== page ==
That’s the inspiration behind Green Purchase Power, a South Florida-based shopping program that rewards customers for making buys from area environmentally-friendly businesses. Cash in the points you earn for a range of rewards and prizes, from t-shirts to gift cards. Registration is free, so what are you waiting for?; GreenPurchasePower.com.
What’s more local than eating a fabulous meal at a local organic farm featuring its own fresh, healthy produce? That’s the concept behind the Dinner In Paradise program at Paradise Farms. Sit back and relax while some of the city’s top chefs prepare 5 courses of tongue-tantalizing treats, served with choice wines in the midst of the farm’s lush tropical setting. This year’s events help support Urban Greenworks & Slow Food Miami; $165, ParadiseFarms.net.
It was my 3rd day with The Nature Conservancy, the world’s largest environmental non-profit, and a trustee posed 2 poignant questions: How old are you? What does this job mean to you? A year later, my candid answers shape both my daily grind and how I connect conservation to other people’s grinds and demonstrate that nature is not external to us. It has value to us all, especially my generation, who stands to lose the most. It’s not lost on me that I’m (significantly) younger than the average Conservancy member (65); with only 5% of our 1 million members under 40. Nor is the fact that Miami is more regarded for its nightlife scene than its environmental ethic. But Miami is the perfect example of what the modern conservation movement must contend with: A global metropolis sandwiched between two of America’s most profound ecosystems — The Everglades & Florida Reef Tract. These environments are not at odds. Resilient nature is directly tied to resilient communities and economies. The unrelenting advance of the ocean over seawalls and through sewage grates, often rendering Brickell un-drivable, is a constant reminder that there’s no place more critical to find solutions that benefit people and nature.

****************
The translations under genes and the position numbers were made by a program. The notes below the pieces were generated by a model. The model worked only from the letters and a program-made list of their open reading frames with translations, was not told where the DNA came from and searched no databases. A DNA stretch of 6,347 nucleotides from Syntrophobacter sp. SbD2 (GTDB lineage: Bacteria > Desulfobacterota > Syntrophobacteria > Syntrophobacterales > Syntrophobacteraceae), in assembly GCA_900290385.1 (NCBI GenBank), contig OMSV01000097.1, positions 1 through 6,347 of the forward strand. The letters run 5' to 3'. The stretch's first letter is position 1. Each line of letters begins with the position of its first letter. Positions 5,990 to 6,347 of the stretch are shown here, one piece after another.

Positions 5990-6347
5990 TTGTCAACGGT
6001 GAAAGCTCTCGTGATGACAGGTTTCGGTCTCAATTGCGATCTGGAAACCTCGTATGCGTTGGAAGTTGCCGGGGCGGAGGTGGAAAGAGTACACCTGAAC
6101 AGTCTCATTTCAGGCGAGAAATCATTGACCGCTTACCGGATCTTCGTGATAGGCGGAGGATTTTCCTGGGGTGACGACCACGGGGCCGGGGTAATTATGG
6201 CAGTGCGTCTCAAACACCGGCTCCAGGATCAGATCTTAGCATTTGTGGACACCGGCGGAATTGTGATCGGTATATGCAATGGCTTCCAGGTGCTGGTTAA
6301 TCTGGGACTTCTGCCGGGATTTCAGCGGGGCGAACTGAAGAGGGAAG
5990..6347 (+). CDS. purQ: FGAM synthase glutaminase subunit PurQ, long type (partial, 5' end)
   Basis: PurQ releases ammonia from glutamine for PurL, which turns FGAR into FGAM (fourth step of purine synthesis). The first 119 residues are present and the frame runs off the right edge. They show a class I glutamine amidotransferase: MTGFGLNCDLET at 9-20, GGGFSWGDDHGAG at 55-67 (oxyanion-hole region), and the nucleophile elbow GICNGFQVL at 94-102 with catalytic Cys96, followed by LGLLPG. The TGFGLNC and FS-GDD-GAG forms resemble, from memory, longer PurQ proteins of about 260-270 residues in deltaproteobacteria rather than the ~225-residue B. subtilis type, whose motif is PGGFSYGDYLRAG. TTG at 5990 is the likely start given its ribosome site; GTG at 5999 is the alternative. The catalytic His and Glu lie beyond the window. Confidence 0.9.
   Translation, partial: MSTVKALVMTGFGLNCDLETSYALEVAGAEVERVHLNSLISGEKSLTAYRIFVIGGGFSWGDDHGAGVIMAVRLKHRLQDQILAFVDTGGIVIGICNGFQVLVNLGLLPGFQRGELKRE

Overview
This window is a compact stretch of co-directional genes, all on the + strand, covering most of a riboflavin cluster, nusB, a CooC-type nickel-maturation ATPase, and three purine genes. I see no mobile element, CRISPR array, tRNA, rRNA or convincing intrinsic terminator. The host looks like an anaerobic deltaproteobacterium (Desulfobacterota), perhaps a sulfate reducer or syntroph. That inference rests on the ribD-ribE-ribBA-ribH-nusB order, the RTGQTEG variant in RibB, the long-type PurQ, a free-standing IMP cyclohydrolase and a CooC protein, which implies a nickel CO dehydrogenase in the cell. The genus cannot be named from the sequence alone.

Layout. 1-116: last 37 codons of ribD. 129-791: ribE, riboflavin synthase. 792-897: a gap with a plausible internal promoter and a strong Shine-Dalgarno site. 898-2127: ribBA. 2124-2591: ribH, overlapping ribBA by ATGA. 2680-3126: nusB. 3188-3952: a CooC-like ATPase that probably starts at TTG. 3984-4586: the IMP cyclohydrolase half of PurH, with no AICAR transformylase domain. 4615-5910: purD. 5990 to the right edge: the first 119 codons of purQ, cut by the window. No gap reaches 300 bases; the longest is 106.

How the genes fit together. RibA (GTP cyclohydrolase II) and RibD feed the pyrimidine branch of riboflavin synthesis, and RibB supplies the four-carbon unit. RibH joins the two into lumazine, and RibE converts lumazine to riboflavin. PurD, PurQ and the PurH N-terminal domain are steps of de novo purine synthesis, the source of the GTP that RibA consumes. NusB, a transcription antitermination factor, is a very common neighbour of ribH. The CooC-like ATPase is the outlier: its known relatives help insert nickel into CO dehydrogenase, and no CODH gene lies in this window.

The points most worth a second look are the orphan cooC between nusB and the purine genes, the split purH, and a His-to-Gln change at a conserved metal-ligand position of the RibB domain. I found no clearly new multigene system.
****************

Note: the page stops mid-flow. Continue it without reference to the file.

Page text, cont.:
ABOUT THE AUTHOR
Lauren Ordway is Associate Director of Philanthropy for the Florida Chapter of The Nature Conservancy. She enjoys being outside or in the water, diving, surfing and fishing; Nature.org.
When it comes to recycling, it’s not just paper, glass, and aluminum that can be given a new lease on life. Here are 3 commonly trashed items you can save from the dump.
When you’re done frying up those homemade potato chips, don’t toss that oil. Local recycling centers and biodiesel firms will often take it, and might even give you some cash in return.
Don’t dump those plastic or foam packing peanuts. Call the Peanut Hotline to find local centers such as The UPS Store or shipping firms that will take them and put them to good use; 800.828.2214.
If you cringe when tossing batteries in the trash because they’re packed with nasty chemicals, let Battery Solutions give you a more appealing alternative; BatteryRecycling.com.